This Friday I am returning briefly to my favorite city, Copenhagen, only to shoot off again and go on vacation for the first time in years (that's a whole post in and of itself). On Saturday it turns out that there will be a event called Geek Girl Meetup Copenhagen (in Danish). There was such a huge response that the organizers had to close registration until they could find a larger venue. Hell yeah!
I signed up out of reflex even though it will be largely in Danish (um, jeg taler ikke Dansk?). I mean, I'm a geek. And I'm a girl. And all of the geek girls I know in Copenhagen are going too (and apparently a ton who I don't know). Even if I can't understand many of the sessions, I'll be spending my time chatting up with other girls who identify as geeks. Then today, one of those friends, Mary, went ahead and posted something thoughtful about it all, passing on Henriette Weber's blog baton. I do indeed have some thoughts on geekiness. (Jeez, Mary, making me blog and all.)
I recently wanted to do some quick vector image work, which I haven't really needed to do in quite a while. I am by no means a graphics person and certainly not a power-user. I just need to do some of the basics occasionally, preferably without getting totally overwhelmed. I limped along for a while when I first got a Mac using my beloved linux apps, Gimp and Inkscape, which I used for years previously, but I really can't stand using X11 on a Mac; really, it makes me a bit batty. A while ago I ended up buying Pixelmator to replace Gimp and I've been pretty happy with it. It satisfies most of my minimal graphics needs, but I never got around to finding a decent vector editor, and sometimes you just need vector. Today I ended up doing a quick search on The Google and asked for recommendations through Twitter. My criteria are pretty simple: under $100, native Mac app, and simple enough for me to get a basic project done without reading a whole damned manual. I ended up downloading four apps to try out:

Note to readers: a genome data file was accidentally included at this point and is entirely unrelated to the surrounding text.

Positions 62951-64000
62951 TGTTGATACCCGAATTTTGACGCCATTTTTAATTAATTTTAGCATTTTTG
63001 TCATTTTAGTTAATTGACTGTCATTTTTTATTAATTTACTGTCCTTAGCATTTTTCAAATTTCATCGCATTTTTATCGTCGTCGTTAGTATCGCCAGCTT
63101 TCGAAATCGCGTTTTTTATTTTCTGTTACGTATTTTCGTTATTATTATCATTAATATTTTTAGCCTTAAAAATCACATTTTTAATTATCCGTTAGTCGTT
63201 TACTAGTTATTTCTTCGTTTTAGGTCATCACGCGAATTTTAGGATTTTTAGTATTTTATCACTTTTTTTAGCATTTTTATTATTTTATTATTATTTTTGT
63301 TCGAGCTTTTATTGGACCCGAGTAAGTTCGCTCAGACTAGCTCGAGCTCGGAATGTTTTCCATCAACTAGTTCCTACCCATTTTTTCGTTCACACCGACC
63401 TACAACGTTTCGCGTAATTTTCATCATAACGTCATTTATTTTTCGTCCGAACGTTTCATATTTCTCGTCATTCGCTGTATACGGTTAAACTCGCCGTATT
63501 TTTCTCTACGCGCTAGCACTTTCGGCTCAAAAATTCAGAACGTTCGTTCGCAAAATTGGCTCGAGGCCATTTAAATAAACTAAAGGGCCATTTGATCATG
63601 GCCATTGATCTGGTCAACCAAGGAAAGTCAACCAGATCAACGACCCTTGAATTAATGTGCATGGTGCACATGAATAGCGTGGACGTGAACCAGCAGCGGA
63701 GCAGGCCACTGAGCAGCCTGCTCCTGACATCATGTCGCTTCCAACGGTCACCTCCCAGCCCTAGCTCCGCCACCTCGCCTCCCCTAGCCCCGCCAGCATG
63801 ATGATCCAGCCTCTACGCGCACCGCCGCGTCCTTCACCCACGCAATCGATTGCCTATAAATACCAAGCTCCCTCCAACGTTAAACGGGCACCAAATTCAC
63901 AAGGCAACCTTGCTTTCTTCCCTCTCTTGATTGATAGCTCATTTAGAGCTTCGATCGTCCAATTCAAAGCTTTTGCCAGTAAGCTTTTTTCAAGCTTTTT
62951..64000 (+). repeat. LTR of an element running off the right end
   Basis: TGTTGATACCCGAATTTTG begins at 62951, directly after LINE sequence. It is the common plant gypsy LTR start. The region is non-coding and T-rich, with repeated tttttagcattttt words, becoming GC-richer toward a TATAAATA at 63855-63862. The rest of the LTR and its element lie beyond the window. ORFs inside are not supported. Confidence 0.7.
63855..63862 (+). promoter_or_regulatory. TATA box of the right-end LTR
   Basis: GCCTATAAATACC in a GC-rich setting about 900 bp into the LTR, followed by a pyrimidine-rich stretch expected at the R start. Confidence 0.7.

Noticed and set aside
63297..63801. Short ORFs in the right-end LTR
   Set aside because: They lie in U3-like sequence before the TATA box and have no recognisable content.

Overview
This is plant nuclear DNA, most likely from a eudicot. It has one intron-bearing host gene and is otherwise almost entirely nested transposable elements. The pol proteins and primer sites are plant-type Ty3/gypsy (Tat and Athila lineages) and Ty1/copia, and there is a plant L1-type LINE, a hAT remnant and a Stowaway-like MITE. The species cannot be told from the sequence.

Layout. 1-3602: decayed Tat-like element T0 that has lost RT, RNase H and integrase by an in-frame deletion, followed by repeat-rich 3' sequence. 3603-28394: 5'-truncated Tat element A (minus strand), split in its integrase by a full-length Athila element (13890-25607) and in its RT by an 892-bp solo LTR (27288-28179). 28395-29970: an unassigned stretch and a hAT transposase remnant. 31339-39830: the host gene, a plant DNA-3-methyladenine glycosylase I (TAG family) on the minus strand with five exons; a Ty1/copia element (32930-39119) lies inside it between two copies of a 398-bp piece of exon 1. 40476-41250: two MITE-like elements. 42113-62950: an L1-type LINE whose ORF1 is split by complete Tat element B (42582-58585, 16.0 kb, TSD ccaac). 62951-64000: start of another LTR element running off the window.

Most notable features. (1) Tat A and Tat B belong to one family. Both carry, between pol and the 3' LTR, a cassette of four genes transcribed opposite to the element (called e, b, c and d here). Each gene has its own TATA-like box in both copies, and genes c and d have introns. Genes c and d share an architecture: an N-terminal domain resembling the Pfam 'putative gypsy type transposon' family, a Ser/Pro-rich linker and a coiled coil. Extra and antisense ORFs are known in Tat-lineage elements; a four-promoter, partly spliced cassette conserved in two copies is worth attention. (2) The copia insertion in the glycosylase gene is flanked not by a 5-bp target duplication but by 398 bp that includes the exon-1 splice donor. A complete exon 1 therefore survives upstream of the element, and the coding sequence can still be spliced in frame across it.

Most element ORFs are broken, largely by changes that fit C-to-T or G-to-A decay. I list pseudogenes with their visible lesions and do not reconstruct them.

In the past few weeks I have been building myself up to get back on track with my role as Doc Lead in the Drupal community. I've been off radar for quite a while now (since last fall) and I'm finally getting my feet under me to tackle the work of docs again. In the time that I was out of it though, it was too obvious that there needed to be some changes in how I (and the Drupal community) approach this whole documentation team thing. There were a few other people out there who had expressed the same concerns to me and so I sat down with them to kick around what we need to change. We came up with two fundamental shifts in how we do things as a team: communication and coordination. I think this will take a lot of pressure off of a number of people, myself included, as well as let the community take even more ownership of documentation and play a role in the steering of the ship, even if the captain sometimes goes AWOL.
It has been a while since I've been on radar, but with Drupal 7 fast approaching and Drupal living in the White House, we need to keep focus on one the keys to Drupal domination: documentation. Here is a little status update on where the Drupal docs world is these days and what's coming up next. (As an aside, I've been distracted from Drupal for a little while due to other things going on in my life, but hope to jump back into the fray by the end of the year.)